by Tom Crawshaw, Dabs Of Reality
Contributing Author, Conscious Reminder
Have you ever stopped to think about the qualities you admire in other people?
It’s often said that what we see in others is a reflection of ourselves. But how can that be true if we see someone as disciplined and persistent, but yet we struggle to get out of bed at the same time every day?
Although this may at first appear to be a contradiction, I want you to consider that the qualities you recognize in others, but think you don’t possess yourself, are simply lying dormant, waiting to be activated.
We are always choosing, moment-to-moment, how we show up in the world and interact with those around us. Most people move through their lives unaware of the unconscious choices they are making every moment. It is these unnoticed choices that prevent them from embodying the qualities they admire in others.
If you are so used to hitting that snooze button every morning that it happens without any conscious input, you are ingraining the quality of laziness into your character, instead of discipline.
If you always get angry when someone cuts you off on the motorway, you are choosing the qualities of anger and resentment, instead of compassion.
I’d like to bring to your attention a handful of qualities that I see, time and time again, in those whom I respect and admire. I believe they are universal expressions of good character, and we all should make a concerted effort to develop and nurture these qualities in ourselves, and express them in our lives.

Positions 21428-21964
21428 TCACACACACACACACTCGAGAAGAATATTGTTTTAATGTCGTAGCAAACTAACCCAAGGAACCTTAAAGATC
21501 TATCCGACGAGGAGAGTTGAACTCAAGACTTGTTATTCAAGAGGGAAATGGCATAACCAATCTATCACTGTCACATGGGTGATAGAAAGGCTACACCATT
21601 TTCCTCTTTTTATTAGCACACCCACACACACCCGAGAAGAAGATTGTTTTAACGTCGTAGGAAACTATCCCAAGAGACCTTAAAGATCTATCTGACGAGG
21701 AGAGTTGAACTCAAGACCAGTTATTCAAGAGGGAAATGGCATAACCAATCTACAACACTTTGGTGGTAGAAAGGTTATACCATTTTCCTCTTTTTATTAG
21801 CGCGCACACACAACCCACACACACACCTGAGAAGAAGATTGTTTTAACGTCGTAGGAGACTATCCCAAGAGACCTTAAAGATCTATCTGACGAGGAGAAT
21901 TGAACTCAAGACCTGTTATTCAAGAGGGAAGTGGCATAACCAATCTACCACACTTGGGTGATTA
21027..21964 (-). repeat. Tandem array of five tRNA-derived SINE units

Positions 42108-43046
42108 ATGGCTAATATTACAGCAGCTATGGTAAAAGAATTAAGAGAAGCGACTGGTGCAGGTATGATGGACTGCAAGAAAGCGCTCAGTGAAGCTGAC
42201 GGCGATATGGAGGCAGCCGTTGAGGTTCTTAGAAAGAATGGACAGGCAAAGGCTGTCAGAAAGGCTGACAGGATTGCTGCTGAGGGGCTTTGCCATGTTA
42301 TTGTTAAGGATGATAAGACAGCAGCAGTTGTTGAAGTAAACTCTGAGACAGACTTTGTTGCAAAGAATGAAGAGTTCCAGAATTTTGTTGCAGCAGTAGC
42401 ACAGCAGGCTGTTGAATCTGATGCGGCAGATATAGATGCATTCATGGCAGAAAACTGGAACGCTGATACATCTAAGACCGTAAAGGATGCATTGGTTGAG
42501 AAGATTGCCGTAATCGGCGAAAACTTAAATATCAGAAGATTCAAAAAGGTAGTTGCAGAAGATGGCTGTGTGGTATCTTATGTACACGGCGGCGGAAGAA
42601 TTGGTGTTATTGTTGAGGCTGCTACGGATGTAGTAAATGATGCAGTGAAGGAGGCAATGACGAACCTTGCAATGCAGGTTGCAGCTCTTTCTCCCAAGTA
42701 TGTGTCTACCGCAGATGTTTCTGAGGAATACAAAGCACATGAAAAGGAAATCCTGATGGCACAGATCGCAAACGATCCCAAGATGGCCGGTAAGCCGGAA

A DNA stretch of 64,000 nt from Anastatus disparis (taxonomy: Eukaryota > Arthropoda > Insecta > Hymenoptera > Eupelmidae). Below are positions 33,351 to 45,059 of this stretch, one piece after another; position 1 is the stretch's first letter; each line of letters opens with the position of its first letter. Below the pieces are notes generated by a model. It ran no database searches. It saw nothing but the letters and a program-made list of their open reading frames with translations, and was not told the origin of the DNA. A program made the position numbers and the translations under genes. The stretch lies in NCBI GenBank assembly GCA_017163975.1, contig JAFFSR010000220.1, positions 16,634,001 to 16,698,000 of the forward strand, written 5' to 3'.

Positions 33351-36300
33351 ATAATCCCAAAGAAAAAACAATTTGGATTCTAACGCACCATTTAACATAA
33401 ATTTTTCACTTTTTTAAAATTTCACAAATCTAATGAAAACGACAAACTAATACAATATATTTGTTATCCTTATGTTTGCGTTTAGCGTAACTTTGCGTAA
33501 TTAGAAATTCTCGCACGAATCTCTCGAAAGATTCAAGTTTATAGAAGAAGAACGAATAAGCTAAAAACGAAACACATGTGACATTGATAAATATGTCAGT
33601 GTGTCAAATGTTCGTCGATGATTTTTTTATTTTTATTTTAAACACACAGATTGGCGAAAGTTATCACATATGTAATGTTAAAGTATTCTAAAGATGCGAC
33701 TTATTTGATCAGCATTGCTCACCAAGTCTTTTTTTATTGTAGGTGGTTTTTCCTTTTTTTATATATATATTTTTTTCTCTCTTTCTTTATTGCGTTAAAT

Quality 1: Integrity
For me, this is the most important quality I look for when developing new relationships. It says a lot about a person when they make a plan and follow it through. Doing what they said they were going to do fosters a sense of honesty and trust, a certainty of knowing that their word can be relied upon.
We’ve all met those people who like to talk the talk, but fail to walk the walk. Their ego gets in the way, compelling them to say things that make them look good in front of others. In reality, they are unable to support their spoken claims with the proof of their actions.
While this person may not consider themselves as being dishonest, this is precisely the quality they are embodying. Most importantly, they are being dishonest with themselves. If you come across someone who engages in this kind of behaviour with you more than once, stay well away. You have a serial bullshitter on your hands.
Quality 2: Curiosity
Genuine curiosity about other people and the world around you attracts new experiences into your life that you might otherwise miss out on. When you’re on the train or tube to work, you’re surrounded by hundreds of your fellow humans.
They all have their own unique stories and experiences that could offer you new insight and wisdom. But what do you do? You sit there in silence, distracting yourself from commuter boredom with your smartphone, a book, or newspaper.
One of the prerequisites for developing a deeper sense of curiosity is a willingness to let go of your fear of being judged. Most of us live in fear, consciously or unconsciously, that others will judge us harshly if we say or do something out of the ordinary.
To really follow your sense of curiosity you must be able to act on it, even when it’s uncomfortable. On your next commute, strike up a conversation with a person near you.
It doesn’t have to be anything of earth-shattering significance. Comment on the weather, complain about the commute – anything that gets the conversational ball rolling is fine. What do you have to fear? Chances are, unless you really hit it off, you will never see this person again. But what if, just maybe, they had some great wisdom to impart, or a profound experience to share with you?